What is Mindfulness? “Mindfulness” seems to be a word that is being used everywhere to talk about everything from how to improve test scores, to healing the body, to increased productivity in the workplace. Dr. Jon Kabat-Zinn defines it as “paying attention on purpose, in the present moment, non-judgmentally.”
That may sound easy, but paying attention completely with all of your senses.
Take a moment to think about this: When was the last time that you did this? How many times have you driven somewhere and lost track of time? How many times have you washed a sink full of dishes and focused on the process of washing dishes, the temperature of the water and how your hands feel washing the dishes instead of thinking about your to-do list, or your experiences from earlier in the day?
Mindfulness is in fact not multi-tasking which as a culture, we seem to pride ourselves on. Mindfulness is taking in every detail of what you are experiencing, right now, what feels great as equally as what feels awful.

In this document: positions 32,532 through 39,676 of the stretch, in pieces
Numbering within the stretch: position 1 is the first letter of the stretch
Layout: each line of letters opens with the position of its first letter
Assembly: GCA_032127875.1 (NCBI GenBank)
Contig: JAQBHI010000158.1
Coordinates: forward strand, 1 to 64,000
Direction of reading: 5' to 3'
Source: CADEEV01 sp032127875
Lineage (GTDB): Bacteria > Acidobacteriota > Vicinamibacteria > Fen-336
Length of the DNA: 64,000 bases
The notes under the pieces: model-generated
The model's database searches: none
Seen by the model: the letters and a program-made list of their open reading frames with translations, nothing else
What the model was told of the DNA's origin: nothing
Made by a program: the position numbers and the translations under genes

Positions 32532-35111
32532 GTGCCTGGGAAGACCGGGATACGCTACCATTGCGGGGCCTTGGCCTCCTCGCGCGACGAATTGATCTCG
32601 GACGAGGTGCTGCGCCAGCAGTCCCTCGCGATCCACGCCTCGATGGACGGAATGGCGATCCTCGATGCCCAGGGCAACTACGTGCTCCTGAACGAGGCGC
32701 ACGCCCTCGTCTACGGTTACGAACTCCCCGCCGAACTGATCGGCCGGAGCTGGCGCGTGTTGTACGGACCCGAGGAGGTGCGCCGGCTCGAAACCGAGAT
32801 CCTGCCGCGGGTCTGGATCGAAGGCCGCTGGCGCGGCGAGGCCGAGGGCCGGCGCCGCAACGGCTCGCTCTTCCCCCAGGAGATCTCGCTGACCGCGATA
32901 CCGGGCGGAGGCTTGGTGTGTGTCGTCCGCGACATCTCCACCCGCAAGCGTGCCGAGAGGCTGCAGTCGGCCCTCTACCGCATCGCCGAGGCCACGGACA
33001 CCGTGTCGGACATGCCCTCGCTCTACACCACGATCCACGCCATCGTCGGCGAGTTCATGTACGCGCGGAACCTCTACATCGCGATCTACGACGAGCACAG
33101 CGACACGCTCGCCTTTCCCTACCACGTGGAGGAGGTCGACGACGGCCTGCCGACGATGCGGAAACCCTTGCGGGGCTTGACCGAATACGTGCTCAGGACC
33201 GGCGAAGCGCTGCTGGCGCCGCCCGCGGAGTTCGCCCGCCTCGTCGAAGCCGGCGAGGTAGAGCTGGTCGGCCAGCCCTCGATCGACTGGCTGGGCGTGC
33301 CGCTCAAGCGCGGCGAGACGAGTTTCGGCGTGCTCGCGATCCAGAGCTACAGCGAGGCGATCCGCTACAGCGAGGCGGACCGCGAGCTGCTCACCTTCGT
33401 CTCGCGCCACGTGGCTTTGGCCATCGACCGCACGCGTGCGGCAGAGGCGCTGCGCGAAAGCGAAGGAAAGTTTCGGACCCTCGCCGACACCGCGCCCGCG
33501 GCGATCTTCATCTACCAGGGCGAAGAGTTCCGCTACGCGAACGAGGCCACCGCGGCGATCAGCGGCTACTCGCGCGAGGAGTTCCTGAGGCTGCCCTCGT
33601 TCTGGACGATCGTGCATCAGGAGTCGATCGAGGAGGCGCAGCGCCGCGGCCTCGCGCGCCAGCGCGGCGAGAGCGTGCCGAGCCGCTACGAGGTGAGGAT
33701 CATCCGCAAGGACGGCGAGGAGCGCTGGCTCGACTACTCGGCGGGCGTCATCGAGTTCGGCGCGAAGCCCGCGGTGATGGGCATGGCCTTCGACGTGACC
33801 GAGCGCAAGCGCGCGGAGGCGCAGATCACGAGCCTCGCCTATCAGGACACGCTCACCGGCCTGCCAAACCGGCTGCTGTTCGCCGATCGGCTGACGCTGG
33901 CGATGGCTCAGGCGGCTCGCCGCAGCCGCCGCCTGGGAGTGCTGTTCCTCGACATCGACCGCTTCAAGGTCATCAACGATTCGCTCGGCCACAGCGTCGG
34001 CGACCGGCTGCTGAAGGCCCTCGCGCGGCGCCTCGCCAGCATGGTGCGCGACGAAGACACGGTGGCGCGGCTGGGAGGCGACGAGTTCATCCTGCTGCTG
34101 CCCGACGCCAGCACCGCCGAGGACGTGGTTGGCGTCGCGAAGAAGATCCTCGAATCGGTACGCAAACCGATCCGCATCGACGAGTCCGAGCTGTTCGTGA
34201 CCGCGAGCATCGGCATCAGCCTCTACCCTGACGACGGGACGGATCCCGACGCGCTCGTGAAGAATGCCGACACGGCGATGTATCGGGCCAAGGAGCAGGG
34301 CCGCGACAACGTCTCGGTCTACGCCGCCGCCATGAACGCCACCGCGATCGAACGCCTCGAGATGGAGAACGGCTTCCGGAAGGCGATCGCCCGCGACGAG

How can mindfulness help me?
Teaching ourselves to slow down and to be more receptive than “going through the motions” is a practice made possible through mindfulness techniques. Mindfulness teaches us to dial down the racing thoughts that lead us to engage in limiting or self-sabotaging behaviors.
How many times have you finished a meal and can barely remember what it tasted like or eaten something you shouldn’t have just because “it was there”?
Mindfulness helps us tune in to our bodies, provides clarity, decreases anxiety, improves immunity and promotes a general sense of well-being. It is a gift to oneself. It is permission to slow down in a world that often feels like a roller coaster.